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Patient journey

When we have confirmed that you need an operation, you will be placed on a waiting list. Your surgeon may tell you approximately how long you will have to wait and you will receive a confirmation letter from the cardiac surgery office.

Before the date of your operation, you will receive a letter from the pre-assessment nurses with an appointment. Occasionally, you may be contacted by phone.

Patient education session

You may be invited to our education session alongside other patients, where you hear details of how to prepare yourself for surgery.

You will have the opportunity to talk to some of our staff and ask questions in an informal setting.

Pre-assessment clinic

The pre-assessment clinic aims to physically and emotionally prepare you for your operation. It takes place in the Ambulatory Care Centre on level one of the Royal Victoria Hospital.

We will need to carry out some tests before you are admitted for surgery. You may be in the clinic for up to three or four hours. We recommend that a family member is present.

Every patient will have:

  • blood tests
  • an electrocardiogram (ECG), which records the electrical activity of your heart
  • a chest x-ray
  • swabs taken for methicillin resistant stapylococcus aureus (MRSA)
  • a discussion about your medical history
  • an examination with a physician
  • breathing tests

We will also talk to you about things to plan before your surgery, such as:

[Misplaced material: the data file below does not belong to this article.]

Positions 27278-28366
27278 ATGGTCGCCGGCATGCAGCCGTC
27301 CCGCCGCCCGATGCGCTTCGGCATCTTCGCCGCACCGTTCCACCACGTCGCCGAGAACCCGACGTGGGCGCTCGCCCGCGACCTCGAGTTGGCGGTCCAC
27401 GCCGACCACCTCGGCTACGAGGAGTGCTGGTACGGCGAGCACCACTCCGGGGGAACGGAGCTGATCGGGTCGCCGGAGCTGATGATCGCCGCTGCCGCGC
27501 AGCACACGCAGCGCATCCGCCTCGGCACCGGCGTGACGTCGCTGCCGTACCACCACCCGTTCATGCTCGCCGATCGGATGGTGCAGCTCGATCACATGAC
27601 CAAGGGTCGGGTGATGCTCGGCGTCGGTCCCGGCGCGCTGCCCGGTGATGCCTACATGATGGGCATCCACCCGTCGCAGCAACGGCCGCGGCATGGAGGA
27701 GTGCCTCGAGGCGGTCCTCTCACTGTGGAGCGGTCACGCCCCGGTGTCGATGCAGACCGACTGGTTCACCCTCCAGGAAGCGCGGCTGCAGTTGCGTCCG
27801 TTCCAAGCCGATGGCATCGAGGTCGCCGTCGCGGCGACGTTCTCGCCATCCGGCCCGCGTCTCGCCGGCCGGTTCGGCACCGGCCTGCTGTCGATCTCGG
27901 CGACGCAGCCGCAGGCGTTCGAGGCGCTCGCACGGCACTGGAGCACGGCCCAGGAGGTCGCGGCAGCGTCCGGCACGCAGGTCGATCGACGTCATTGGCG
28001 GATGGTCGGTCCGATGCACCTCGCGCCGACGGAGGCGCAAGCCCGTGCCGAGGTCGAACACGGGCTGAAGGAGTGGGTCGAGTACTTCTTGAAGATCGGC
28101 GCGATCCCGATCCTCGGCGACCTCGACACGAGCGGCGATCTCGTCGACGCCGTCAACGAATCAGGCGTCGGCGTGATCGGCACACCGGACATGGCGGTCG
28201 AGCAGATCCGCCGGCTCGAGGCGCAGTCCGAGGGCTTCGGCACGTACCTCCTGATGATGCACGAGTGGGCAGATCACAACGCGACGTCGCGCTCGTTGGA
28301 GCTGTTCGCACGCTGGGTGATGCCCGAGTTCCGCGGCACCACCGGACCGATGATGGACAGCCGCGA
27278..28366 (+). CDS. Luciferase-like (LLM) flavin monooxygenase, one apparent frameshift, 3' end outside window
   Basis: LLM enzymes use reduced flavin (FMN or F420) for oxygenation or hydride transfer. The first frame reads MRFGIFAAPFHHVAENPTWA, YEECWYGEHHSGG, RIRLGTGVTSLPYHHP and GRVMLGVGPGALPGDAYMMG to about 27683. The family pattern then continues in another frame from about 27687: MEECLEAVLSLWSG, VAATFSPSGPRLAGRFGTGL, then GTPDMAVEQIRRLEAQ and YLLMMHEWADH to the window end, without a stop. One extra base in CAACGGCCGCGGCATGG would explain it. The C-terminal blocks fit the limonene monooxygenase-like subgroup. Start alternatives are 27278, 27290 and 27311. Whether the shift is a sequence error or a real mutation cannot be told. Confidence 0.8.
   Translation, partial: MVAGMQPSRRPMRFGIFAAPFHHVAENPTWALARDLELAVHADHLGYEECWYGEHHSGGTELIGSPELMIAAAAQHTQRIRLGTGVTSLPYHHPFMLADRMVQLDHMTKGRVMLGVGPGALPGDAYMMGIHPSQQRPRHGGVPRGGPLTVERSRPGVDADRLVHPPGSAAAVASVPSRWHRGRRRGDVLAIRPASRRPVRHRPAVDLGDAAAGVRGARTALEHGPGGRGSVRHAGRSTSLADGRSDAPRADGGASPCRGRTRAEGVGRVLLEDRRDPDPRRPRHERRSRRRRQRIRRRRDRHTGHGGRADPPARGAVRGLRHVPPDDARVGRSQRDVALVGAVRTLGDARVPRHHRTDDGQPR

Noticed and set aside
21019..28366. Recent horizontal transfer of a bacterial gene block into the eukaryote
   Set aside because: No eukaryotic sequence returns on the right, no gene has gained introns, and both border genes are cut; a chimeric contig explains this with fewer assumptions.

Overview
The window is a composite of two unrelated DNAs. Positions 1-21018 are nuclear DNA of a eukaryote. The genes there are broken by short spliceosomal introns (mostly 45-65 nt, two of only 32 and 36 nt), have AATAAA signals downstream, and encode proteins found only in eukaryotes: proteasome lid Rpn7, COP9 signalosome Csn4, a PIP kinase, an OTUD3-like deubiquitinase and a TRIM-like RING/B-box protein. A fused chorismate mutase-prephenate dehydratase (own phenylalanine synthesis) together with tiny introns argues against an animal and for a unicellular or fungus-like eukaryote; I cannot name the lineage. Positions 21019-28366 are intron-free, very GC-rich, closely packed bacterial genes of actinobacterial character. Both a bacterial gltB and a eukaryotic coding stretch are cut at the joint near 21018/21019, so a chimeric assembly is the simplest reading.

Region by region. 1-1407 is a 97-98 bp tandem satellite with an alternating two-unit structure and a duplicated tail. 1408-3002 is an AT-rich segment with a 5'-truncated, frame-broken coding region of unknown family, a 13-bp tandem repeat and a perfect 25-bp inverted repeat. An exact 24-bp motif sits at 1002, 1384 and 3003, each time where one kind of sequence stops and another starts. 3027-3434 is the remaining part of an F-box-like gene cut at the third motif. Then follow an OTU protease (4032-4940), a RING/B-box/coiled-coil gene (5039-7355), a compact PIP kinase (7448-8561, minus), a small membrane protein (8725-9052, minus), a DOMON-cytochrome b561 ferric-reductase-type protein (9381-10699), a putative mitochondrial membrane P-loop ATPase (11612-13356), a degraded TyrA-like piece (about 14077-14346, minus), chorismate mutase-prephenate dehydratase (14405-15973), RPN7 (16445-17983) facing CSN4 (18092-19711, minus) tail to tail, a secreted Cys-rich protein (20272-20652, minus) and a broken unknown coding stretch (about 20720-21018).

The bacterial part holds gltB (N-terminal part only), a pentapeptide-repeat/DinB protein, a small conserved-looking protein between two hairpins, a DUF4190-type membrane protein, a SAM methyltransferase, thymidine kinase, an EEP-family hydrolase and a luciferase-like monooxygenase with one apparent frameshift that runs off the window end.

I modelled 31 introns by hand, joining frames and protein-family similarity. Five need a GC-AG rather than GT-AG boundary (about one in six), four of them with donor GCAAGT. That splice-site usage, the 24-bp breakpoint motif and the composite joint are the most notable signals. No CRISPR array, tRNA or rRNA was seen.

• how much time off work you will need
  • your recovery
  • how to get home after your surgery

The pre-assessment clinic also gives you an opportunity to discuss any concerns you have. You will meet some of the staff and get a chance to see around our area of the hospital.
Download our leaflet ‘The road to recovery: A guide for patients waiting for cardiac surgery’.

Coming into hospital

You will typically be given one week’s notice before coming into hospital. You will also be given information such as:

  • admission time
  • what drugs you have to stop before your operation (if any)

Unfortunately, there are occasions when operations don’t take place as planned due to other circumstances. We understand how stressful this can be. If this happens, we will try to reschedule your operation as soon as possible.

Day of surgery

On the day of your operation, you will not be allowed to eat or drink. You will also need to have a bath or shower with antibacterial soap and shampoo. This reduces the risk of a wound infection after your operation.

You will be given an injection and tablets before your operation to help you relax. You will then be taken to the theatre on a trolley.

Recovery after surgery

After your operation, you will stay in the Cardiac Surgery Intensive Care Unit for at least one night.

On the first day after your operation, you will have intravenous drips in your neck and arm. You will also be monitored carefully by nursing staff, who will record your:

  • blood pressure
  • pulse
  • oxygen levels

On the second day after your operation, you may move into the High Dependency Unit. You will probably have a chest x-ray and some blood tests to make sure everything is progressing well. Nurses will help you get out of bed and physiotherapists will support you with deep breathing exercises.

Over the next few days and until you leave hospital, you will be regularly checked. Physiotherapists will help you with your mobility and you should be able to eat and drink normally.

Going home